When pruning the Mandarin

When pruning the Mandarin

The mandarin (Citrus reticulata Blanco, 1837) is a fruit tree of the Rutaceae family and is one of the three original citrus fruits of the genus Citrus together with cedar and pomelo.
The botanical classification of the mandarin takes into account that, as clarified in 2014 by a scientific work, it is one of the three species from which all the others derive.
The mandarin therefore has a historical importance, as it is the only sweet fruit among the three originals, and almost all the citrus fruits we know today have developed from its crossings.
With subsequent hybridizations and selections then the mandarin has originated many cultivars of great commercial importance, including clementine in which the bitter taste typical of the first species has been diluted in particular by crossing it with the pomelo.
Some experts also include clementines among mandarins, but this is an incorrect classification.
Even clementines are hybrids, and precisely between mandarin and bitter orange, so – like tangerines – they could be classified equally among oranges. A proposal was also made to include both tangerines and clementines in a possible single common variety. Tangerines are believed to be a variety of mandarins, while clementines are a species apart, as they have been shown to have lasting and repeatable qualities, which would put them on the same level as, for example, limes. But a definitive classification has not yet been agreed.
Keeping in mind what has been said above about the many varieties and hybridizations of this fruit, as well as the relative uncertainty about their classification, some of the best known commercial names of the mandarin are indicated below.
– Arena mandarin – Citrus reticulata Blanco ex Tanaka;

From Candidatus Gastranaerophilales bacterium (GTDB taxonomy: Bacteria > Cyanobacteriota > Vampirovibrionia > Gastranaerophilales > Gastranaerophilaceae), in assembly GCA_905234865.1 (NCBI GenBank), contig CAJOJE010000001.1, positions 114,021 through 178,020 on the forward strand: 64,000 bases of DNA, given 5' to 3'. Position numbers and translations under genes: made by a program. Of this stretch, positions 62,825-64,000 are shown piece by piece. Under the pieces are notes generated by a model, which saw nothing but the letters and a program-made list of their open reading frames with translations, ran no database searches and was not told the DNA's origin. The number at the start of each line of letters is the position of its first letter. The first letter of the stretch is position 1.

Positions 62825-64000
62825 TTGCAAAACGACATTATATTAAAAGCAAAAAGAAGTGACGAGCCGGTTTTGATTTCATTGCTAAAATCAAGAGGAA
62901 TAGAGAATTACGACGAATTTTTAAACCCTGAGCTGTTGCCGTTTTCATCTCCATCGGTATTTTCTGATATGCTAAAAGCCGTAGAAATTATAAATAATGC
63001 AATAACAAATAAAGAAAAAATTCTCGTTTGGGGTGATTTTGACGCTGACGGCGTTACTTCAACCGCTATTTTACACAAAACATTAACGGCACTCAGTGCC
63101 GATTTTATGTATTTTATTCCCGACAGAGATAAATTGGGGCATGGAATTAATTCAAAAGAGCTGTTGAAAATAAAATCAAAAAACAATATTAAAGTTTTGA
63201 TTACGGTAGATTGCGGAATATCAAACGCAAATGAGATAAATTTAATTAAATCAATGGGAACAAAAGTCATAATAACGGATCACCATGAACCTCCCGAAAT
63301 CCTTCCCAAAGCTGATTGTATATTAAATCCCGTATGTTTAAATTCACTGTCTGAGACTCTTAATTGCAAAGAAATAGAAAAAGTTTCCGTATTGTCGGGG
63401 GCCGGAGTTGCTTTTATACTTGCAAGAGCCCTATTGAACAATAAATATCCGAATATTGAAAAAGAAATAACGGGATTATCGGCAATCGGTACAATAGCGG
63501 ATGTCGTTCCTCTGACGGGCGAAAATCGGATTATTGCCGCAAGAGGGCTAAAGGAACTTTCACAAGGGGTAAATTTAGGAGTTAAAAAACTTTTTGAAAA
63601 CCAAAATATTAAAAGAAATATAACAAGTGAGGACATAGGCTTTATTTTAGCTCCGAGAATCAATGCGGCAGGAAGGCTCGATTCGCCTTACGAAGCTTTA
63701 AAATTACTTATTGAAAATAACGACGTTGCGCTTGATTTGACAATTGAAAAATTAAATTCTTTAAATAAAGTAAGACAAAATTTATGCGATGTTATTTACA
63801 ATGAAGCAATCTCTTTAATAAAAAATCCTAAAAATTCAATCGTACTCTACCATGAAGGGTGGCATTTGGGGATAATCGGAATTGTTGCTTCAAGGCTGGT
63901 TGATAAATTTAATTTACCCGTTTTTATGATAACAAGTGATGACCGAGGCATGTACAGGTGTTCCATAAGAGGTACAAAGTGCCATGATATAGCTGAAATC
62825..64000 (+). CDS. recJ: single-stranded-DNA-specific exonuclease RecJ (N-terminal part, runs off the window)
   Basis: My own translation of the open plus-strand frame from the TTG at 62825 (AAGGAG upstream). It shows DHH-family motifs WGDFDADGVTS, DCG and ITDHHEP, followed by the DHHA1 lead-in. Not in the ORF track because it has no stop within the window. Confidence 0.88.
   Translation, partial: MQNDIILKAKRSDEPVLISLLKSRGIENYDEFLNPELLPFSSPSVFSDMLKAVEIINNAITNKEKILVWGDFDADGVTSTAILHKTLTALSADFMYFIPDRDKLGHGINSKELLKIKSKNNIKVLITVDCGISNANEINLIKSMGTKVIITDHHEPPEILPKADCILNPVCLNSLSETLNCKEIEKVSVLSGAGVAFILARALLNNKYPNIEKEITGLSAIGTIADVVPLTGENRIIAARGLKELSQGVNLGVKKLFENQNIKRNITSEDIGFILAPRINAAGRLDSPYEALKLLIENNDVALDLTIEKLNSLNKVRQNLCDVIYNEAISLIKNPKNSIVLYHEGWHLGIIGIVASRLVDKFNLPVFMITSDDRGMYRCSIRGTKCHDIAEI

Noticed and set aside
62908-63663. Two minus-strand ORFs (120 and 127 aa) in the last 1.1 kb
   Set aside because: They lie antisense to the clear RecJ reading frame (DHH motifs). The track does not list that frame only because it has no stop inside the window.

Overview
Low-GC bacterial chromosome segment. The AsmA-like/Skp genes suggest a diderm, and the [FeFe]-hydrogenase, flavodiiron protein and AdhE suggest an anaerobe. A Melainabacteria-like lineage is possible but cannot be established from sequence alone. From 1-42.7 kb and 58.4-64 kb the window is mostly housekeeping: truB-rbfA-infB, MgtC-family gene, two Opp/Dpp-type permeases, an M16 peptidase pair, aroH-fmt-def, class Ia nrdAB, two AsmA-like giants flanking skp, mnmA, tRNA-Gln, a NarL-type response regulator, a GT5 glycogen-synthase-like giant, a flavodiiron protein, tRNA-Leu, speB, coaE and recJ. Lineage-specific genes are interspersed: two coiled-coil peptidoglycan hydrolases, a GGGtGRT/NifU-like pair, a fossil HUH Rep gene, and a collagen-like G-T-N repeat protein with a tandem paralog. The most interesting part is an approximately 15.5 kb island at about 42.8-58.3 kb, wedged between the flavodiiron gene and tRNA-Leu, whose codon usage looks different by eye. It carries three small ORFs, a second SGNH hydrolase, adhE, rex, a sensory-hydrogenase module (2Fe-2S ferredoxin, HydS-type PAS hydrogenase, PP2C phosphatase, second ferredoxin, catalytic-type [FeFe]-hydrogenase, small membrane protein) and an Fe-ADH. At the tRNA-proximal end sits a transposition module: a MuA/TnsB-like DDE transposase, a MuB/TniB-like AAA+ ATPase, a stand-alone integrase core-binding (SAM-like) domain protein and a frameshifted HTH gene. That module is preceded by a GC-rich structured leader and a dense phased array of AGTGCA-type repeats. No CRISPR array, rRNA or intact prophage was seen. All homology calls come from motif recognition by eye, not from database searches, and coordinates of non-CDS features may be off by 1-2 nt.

– Ponkan mandarin – Citrus reticulata Blanco ex Tanaka;
– Clementine – Citrus × clementina;
– Delicious mandarin – Citrus × deliciosa Ten .;
– Satsuma mandarin – Citrus × unshiu Marcow .;
– Cleopatra mandarin – Citrus × reshni hort. formerly Tanaka;
– Sour mandarin – Citrus × sunki (Hayata) hort. formerly Tanaka;
– Tangerine mandarin – Citrus × tangerina hort. formerly Tanaka;
– Tachibana mandarin – Citrus × tachibana (Takino) Tanaka;
– Calamondino mandarin – Citrus × madurensis Lour; synonym × Citroffortella micro carp.

Pruning period and variety-
Mandarin pruning has many points in common with lemon and orange pruning.
The three plants, in fact, are pruned in the same period, with rather similar techniques.
In general, all citrus fruits are pruned between spring and summer. In fact, in cold periods, citrus fruits are in the vegetative phase, so it is better not to operate in any way.
Pruning should instead be carried out between the two blooms and moreover, for crops in Italy, it is better to differentiate the ideal period between North and South. temperatures begin to drop; in the South you can easily continue pruning even throughout August.
In any case, if the goal is to obtain a flourishing vegetation that grows quickly, pruning mandarins should be anticipated by 1-2 weeks to then allow greater vegetative recovery after pruning.
The pruning period is therefore very similar within this variety and hybrids. For the details of the cultivation technique, see the following sheet.
Among the varieties of mandarin it should be remembered that the satsuma or mikan, imported in 1876 from Japan, is the most cultivated in the United States of America. This variety is also grown in Sicily, together with Havana and Paternò. Do not forget the precious late Ciaculli Mandarin (Slow Food presidium), with a sugary flavor, which is grown in the homonymous hamlet of Palermo, in the heart of the Conca d’oro plain. It is called Tardivo due to a prolonged ripening until the first days of March.

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